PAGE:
Negative emotions drive preference for herbicide treatments for aquatic invasive species in Wisconsin lakes

A volunteer looks through a plant rake for invasive species. Monitoring like this is one of the most underrated management actions when invasive species are found in lakes. Image credit: Paul Skawinski

A new study published by University of Wisconsin-Madison researchers is the first to explore what drives lakeshore property owners’ preferences for herbicide treatments of aquatic invasive plants over other management options, even if those treatments may harm native plants and animals. The study found that negative emotions and believing that aquatic invasive species are present in the lake where a property owner lives were the strongest predictors for preferring herbicide treatments. Surprisingly, perceived impacts of aquatic invasive species did not affect preferences for herbicidal treatment of aquatic invasive species.

These results provide an opportunity for natural resource managers to educate lakeshore property owners about alternative methods for managing aquatic invasive plants while still leaving options open for herbicide treatment, if needed.  Other management options include manual and mechanical removal as well as simply monitoring, since non-native plants can often co-exist with other native plants in a lake without taking over and becoming a nuisance.

“People can develop negative emotions about a subject either through lived experiences or through communications about the subject,” said Bret Shaw, lead author and a Division of Extension environmental communications specialist and Department of Life Science Communication professor. “Given that the perceived impact of invasive species is not driving preference for using herbicides, it is possible that fear-based aquatic invasive species prevention messages may influence higher risk perceptions that cause property owners to seek herbicidal treatment first. Considering other approaches and messaging strategies, too, may help lake organizations achieve better outcomes with their management efforts.”

Aquatic invasive plants in Wisconsin lakes can negatively impact recreation and property values. Many organizations offer education and outreach programs for boaters and anglers to prevent invasive species spread.  However, some lakes already have non-native species that can become invasive, and new introductions can occur despite widespread prevention efforts. While there are many ways to manage aquatic invasive plants, lakeshore property owners and lake associations often seek permits to use chemical herbicides even though herbicides themselves can carry a potential risk of ecological harm to the treated lake, which is why herbicides may not necessarily be an appropriate as a first course of action in some waterbodies.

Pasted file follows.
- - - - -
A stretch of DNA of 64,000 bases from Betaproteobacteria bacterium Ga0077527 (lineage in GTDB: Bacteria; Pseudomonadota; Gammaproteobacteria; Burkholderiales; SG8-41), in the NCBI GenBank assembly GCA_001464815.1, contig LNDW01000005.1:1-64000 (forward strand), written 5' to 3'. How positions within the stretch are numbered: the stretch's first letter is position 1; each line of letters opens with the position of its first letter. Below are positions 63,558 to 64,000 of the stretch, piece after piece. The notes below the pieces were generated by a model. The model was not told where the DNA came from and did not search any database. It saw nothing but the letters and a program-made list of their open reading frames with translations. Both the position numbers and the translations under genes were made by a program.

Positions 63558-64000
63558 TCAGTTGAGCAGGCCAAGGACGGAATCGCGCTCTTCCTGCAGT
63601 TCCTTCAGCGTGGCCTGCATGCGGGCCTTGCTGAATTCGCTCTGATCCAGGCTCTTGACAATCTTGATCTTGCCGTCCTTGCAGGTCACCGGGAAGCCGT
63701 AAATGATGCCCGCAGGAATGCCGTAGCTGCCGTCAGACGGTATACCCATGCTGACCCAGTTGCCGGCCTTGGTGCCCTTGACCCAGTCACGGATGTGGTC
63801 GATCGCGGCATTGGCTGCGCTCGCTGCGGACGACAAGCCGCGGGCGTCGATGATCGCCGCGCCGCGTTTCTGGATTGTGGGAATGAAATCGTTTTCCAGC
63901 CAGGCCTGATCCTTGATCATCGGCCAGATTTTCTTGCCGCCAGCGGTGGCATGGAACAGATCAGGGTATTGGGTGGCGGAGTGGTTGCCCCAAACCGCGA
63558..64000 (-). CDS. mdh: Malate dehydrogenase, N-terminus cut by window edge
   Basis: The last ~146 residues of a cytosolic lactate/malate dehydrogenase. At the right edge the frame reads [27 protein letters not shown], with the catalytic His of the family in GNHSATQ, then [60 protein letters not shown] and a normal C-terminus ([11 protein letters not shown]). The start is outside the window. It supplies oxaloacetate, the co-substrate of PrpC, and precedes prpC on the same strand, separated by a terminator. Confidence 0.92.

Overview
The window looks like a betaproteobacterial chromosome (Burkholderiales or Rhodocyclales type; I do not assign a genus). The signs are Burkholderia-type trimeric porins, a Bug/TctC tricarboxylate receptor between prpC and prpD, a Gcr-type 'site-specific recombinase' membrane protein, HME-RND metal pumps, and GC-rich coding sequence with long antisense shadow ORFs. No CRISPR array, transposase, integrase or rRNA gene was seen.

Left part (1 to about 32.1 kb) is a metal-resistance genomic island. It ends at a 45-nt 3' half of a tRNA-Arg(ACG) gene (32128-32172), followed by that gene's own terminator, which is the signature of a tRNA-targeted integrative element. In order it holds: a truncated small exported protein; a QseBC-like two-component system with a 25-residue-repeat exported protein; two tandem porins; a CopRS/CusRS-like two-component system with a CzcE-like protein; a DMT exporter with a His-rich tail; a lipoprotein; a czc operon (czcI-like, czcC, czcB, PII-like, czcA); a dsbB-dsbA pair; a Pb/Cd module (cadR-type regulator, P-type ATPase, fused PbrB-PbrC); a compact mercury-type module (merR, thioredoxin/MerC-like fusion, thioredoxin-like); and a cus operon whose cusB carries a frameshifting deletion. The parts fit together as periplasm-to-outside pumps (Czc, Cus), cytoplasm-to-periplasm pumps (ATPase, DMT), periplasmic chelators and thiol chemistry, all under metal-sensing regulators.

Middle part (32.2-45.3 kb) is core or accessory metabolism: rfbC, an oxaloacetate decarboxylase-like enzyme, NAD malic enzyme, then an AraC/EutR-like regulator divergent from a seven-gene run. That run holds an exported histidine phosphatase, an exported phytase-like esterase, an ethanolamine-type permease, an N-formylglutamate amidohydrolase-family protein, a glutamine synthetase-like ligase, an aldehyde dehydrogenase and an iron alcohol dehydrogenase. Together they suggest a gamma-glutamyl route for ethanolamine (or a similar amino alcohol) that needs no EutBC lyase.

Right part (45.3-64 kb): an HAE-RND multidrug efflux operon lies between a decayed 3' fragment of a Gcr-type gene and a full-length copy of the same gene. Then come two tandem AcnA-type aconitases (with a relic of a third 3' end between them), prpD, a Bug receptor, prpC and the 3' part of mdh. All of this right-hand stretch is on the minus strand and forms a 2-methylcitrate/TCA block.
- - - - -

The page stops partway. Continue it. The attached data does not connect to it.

A diver and kayaker remove Eurasian watermilfoil from Spring Lake in Wisconsin. Image credit: Paul Skawinski

Aquatic invasive species are a concern both globally and in Wisconsin, with the Great Lakes on Wisconsin’s borders and another 15,000 inland lakes within them.  While the most problematic invasive species aren’t present in most lakes, where they are located, they can reach high densities that can impede boating, negatively affect fishing and alter the ecological functions of a lake. More than $5 million is spent each year in Wisconsin on aquatic invasive species management. However, even with this annual investment and the negative impacts of aquatic invasive species, very little effort has been spent understanding how waterfront property owners feel and think about invasive species management.

“This research is among the first to understand the opinions and beliefs of waterfront property owners about aquatic invasive species management,” said Tim Campbell, the aquatic invasive species program manager for Wisconsin Sea Grant and co-author of the study. “The results of this research will help us create invasive species management education tools and programs that balance efforts to reduce the unwanted impacts of invasive species while protecting the ecological integrity of our lakes.”

Other co-authors include Dominique Brossard, Professor in the Department of Life Sciences Communication (LSC) as well as recent LSC graduate students, Richard Heinrich (LSC Ph.D. ‘23) and Theresa Vander Woude (LSC and Nelson Institute for Environmental Studies, M.S. ‘21). The full study can be found in the journal Biological Invasions here ( Alternatively, email for a copy.